Posted by Brad | May 3, 2014, 8:59 am
  3. @Brad–

    The information in the Dunstan & Williams text also sheds interesting light on the recent imbroglio concerning the Munich art dealers, the Gurlitts.


    I strongly recommend the Dunstan/Williams book.



    Posted by Dave Emory | May 3, 2014, 3:49 pm
  4. http://www.spiegel.de/international/germany/wehrmacht-veterans-created-a-secret-army-in-west-germany-a-969015.html

    05/14/2014 05:33 PM
    Files Uncovered
    Nazi Veterans Created Illegal Army

    By Klaus Wiegrefe

    Newly discovered documents show that in the years after World War II, former members of the Nazi Wehrmacht and Waffen-SS formed a secret army to protect the country from the Soviets. The illegal project could have sparked a major scandal at the time.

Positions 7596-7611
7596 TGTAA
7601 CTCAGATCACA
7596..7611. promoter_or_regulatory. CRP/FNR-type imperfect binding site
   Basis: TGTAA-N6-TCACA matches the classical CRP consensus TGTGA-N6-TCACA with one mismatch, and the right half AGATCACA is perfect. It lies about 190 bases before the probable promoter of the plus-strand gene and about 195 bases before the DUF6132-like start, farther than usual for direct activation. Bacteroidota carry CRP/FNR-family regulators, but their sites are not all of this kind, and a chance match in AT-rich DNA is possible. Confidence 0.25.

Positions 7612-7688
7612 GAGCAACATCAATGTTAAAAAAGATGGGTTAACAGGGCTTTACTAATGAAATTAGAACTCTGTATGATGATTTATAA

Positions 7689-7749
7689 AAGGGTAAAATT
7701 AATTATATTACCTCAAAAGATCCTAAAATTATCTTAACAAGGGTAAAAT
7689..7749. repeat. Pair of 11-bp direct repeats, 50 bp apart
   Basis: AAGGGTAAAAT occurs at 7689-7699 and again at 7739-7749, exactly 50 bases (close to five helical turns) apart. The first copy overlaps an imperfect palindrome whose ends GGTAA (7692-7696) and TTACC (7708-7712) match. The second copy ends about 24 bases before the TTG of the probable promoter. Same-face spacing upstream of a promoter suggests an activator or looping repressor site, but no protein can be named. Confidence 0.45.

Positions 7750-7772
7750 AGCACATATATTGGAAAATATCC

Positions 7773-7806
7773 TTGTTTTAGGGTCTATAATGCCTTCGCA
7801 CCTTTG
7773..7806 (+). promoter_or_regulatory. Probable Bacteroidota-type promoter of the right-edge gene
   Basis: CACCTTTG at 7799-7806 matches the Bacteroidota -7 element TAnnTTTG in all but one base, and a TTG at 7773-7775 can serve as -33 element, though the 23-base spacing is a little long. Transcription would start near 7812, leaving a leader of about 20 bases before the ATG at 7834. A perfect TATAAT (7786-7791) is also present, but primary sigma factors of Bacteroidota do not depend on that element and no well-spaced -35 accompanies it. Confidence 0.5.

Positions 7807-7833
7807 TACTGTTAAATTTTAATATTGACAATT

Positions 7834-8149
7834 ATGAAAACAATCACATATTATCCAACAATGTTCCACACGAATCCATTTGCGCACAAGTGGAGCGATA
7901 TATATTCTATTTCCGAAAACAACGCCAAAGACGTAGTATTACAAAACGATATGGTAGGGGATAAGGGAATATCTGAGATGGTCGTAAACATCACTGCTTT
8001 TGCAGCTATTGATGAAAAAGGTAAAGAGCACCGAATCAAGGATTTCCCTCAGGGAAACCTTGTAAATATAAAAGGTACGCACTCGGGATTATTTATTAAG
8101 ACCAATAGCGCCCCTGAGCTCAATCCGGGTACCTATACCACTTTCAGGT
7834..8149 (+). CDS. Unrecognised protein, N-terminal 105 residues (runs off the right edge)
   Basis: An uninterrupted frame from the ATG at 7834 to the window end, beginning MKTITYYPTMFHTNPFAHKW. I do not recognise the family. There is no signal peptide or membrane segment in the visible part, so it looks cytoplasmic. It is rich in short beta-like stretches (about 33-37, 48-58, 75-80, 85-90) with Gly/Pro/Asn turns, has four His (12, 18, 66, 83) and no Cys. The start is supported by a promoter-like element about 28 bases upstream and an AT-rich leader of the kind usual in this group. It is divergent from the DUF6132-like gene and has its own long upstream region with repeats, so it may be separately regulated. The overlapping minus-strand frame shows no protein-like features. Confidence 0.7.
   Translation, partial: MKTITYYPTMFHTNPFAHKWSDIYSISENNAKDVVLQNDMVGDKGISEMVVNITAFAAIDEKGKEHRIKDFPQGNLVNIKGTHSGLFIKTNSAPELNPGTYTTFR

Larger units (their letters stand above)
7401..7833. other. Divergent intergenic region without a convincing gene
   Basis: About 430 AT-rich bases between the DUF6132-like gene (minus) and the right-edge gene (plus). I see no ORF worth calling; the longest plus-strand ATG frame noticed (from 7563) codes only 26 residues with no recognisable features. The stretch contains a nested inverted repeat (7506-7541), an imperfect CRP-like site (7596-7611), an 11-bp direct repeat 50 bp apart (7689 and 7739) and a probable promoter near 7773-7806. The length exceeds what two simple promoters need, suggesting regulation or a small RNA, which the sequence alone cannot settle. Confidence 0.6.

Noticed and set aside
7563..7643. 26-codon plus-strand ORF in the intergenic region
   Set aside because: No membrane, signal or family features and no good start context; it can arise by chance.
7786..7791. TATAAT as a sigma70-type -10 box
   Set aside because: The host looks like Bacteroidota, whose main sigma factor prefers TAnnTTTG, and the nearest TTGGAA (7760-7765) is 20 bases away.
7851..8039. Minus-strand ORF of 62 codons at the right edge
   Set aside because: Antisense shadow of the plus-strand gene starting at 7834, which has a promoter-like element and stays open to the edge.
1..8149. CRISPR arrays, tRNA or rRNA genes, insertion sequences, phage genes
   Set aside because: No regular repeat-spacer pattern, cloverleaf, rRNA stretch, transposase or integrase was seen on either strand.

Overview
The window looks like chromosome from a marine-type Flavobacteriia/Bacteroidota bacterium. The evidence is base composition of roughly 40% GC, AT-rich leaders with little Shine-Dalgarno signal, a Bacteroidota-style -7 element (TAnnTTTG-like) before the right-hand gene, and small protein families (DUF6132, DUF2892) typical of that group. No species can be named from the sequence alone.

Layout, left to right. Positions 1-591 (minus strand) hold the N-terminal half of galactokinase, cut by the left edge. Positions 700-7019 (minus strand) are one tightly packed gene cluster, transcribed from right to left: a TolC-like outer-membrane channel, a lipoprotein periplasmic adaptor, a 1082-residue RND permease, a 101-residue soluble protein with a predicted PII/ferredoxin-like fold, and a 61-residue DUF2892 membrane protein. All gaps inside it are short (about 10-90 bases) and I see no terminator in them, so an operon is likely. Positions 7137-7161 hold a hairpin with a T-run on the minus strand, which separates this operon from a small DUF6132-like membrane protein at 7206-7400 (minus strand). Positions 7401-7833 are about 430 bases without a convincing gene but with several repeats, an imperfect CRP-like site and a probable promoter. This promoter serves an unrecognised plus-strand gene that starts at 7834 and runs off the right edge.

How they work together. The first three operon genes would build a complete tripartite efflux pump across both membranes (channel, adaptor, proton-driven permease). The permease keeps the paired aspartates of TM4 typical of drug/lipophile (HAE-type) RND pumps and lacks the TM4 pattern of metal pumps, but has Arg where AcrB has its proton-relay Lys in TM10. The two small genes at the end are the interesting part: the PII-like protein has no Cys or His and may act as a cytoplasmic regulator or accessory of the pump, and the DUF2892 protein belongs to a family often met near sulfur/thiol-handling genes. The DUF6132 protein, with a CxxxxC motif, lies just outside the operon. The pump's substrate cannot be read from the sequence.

For nearly six decades, the 321-page file lay unnoticed in the archives of the BND, Germany’s foreign intelligence agency — but now its contents have revealed a new chapter of German postwar history that is as spectacular as it is mysterious.

    The previously secret documents reveal the existence of a coalition of approximately 2,000 former officers — veterans of the Nazi-era Wehrmacht and the Waffen-SS — who decided to put together an army in postwar Germany in 1949. They made their preparations without a mandate from the German government, without the knowledge of the parliament and, the documents show, by circumventing Allied occupation forces.